A cable manufacturer owns a patent on their sandwich-layer cable geometry, which can be traced back to engineering textbooks from the 50s. He repeatedly and successfully sues copycats to retain his exclusive use rights. One day he picks the wrong party. Its engineer went to school and remembers his textbooks, down to the very page where said invention was first mentioned. He's prepared to counter-sue and indeed double-dares the first threat: The patent had been erroneously granted, was, in fact, public-domain data accessible to anyone with the smarts to know where to look. Faced with the prospect of losing a patent that served him well with less-informed parties of smaller resources, the patent-holder backs off. Both makers continue their respective business as usual to today.

This leaves one to suspect that the primary value of many modern patents is in the marketing rather than performance or protection domains. The consumer not familiar with the process leading up to the granting of a patent is easily bamboozled into believing that an ad flag of a patent—or patent-pending—signifies an officially sanctioned and confirmed statement of superiority.

It isn't and it doesn't. It merely means that using rayon-impregnated carbon fiber with silicon particles as tweeter diaphragm material hasn't occurred to anyone before now. Which isn't to say that it couldn't work, nor that you might not prefer a speaker with such a tweeter to all others. Just know that the attorney involved in the patent search could have cared less. The novelty of the claim was his concern, not whether it worked better than existing tweeter materials.

Even without patent affixation, certain claims are just too good to be true. Time alignment in speakers with vertical baffles and 4th-order networks? Not that anyone would be ballsy enough to claim such wackiness in the first place—or are they?—but that stating the impossible, though a good story it does make, shouldn't be taken lightly. While it may sell product to those willingly ensnared by fancy lingo, it's also an affront to all those engineers who believe that honesty rather than audaciousness is the better part of valor.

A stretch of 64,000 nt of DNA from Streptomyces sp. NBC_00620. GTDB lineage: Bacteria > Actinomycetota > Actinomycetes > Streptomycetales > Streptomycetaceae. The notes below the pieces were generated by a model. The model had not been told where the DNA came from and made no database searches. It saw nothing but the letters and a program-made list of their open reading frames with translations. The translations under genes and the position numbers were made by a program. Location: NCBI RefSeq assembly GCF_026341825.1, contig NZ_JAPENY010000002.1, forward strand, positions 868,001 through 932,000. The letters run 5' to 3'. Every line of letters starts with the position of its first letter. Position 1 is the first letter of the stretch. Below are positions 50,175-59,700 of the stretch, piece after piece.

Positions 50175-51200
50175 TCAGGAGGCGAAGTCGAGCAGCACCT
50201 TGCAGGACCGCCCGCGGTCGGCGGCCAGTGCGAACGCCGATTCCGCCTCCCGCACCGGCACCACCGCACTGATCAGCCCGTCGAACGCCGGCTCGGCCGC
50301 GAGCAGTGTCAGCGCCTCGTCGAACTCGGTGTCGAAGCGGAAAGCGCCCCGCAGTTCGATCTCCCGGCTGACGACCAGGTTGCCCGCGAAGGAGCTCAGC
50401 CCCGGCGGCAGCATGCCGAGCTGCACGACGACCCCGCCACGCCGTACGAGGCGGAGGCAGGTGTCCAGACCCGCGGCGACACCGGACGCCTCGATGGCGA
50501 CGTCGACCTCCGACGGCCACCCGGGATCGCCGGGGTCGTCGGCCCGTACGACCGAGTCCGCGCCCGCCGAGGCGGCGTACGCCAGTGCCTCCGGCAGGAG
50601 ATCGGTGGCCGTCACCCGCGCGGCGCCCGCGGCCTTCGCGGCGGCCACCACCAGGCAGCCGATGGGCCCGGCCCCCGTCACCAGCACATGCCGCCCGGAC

Said fellow columnist and polished pen jockey Jim Saxon in his recent musings on the same subject: "Sometimes, I think the White Paper is the product and the physical manifestation of the concept is just a way to make money for the guy who had enough guts to write the White Paper in the first place."

Having written a few not-so-white papers myself, I have to concur with the Saxon King. To this day, I get a rise out of a well-argued claim on the slippery slope of incredulity—it's the artistic side of the con, the balls, the cleverness. I can appreciate that just as I marvel at a hair-brained heist pulled off successfully. But knowing the likely consequences of audio maroonery—audio hobbyists, more so than others, seem to insist on being bewildered, hoodwinked and bled to the quick—also pisses me off. This isn't so different from an adult's realization that, overall, the winner tends to be the products with the better marketing, not the ones with the better engineering department. And, that the successful entrepreneur is often the one not bothered to tell a few lies or walk over a few bodies if needed. It's the way of the world. But that don't mean I have to like it. Walking the straight path may, at times, have the very walk for its only reward but that doesn't make it any less appealing, really—just harder to walk. Come to think of it, that's its reward.

Visit Srajan at his site